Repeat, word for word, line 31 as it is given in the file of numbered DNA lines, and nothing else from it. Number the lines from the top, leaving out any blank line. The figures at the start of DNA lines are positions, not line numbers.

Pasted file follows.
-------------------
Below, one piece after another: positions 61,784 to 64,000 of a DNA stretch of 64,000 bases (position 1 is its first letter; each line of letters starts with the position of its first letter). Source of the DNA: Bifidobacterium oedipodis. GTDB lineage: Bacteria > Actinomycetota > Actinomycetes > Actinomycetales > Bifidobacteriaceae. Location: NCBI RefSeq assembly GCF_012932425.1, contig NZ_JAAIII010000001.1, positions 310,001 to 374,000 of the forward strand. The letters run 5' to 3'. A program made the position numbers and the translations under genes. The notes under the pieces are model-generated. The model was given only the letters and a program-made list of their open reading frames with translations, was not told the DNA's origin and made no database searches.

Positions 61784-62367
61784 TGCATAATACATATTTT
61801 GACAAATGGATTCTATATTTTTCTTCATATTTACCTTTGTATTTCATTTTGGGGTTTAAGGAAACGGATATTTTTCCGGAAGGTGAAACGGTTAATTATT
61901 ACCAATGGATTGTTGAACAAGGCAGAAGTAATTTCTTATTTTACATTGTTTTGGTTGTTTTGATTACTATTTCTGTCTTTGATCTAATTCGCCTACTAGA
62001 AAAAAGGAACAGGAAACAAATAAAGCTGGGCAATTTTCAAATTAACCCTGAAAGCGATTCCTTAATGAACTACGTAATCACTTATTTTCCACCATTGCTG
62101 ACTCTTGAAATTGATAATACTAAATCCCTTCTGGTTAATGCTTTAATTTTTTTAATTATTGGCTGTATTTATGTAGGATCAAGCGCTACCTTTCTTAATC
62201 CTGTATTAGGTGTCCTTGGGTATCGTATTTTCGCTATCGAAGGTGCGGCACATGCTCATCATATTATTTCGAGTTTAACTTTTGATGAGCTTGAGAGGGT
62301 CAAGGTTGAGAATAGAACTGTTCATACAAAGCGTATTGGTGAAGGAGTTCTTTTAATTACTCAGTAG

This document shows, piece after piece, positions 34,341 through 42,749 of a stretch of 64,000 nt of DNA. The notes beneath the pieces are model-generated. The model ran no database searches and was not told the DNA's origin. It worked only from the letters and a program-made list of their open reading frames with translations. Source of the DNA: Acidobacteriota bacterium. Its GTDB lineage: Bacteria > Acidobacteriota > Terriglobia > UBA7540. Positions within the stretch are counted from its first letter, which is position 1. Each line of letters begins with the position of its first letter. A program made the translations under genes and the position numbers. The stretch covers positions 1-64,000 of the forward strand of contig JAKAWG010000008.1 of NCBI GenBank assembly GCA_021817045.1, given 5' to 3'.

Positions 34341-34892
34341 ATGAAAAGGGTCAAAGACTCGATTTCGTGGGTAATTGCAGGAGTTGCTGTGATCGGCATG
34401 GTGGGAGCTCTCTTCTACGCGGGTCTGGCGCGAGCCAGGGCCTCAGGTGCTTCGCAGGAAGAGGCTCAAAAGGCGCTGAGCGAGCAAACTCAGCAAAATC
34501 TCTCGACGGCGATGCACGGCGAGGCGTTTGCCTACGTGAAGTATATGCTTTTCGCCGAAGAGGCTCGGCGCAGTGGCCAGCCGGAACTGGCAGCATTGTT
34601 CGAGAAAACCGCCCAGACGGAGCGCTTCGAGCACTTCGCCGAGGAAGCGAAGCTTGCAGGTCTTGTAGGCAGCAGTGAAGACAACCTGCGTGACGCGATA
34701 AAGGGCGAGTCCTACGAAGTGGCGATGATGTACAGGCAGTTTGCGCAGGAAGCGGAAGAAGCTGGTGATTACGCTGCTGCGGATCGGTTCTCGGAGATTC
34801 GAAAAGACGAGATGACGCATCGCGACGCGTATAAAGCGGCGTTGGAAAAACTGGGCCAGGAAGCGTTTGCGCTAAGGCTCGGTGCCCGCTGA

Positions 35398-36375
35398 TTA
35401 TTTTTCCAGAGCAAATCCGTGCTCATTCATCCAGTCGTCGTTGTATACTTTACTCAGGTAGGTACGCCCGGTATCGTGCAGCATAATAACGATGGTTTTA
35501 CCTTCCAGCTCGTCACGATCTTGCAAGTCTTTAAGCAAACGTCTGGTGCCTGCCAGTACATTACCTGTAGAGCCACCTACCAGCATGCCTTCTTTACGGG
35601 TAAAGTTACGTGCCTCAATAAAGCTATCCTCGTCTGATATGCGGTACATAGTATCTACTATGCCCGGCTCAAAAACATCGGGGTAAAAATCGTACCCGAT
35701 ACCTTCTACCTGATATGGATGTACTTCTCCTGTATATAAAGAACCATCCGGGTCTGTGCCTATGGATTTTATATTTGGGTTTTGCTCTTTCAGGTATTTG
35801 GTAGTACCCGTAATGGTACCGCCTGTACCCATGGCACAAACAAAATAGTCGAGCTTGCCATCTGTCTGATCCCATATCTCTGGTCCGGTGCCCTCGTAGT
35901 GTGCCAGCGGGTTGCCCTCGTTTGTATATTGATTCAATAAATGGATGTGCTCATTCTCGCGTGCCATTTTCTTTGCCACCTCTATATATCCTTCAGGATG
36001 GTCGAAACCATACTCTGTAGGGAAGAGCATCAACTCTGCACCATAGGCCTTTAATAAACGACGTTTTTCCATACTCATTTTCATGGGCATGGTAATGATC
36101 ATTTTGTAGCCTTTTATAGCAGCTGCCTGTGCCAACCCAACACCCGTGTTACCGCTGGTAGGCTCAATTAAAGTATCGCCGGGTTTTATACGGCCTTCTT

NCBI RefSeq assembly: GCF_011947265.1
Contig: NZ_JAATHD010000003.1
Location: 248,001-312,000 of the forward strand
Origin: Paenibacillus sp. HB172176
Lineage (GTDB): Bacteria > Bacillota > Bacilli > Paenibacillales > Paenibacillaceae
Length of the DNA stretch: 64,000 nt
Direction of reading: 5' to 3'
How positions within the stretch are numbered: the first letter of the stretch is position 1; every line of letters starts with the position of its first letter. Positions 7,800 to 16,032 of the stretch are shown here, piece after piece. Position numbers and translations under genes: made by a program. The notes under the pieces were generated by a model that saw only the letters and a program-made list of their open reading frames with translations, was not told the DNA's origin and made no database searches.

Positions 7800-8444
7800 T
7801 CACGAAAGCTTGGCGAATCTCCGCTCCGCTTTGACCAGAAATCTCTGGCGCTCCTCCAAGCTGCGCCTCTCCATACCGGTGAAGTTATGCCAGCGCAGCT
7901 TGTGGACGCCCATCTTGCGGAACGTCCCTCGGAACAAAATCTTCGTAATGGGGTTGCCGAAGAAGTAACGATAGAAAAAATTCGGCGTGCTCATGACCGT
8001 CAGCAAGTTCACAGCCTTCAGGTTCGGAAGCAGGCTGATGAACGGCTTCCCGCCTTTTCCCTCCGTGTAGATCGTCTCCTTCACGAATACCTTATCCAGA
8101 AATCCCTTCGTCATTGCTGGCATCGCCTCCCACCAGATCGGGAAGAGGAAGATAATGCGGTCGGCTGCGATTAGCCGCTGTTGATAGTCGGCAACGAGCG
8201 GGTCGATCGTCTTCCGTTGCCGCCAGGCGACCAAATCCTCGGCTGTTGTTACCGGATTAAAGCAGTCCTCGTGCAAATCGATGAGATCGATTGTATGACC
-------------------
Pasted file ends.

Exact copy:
Origin: Paenibacillus sp. HB172176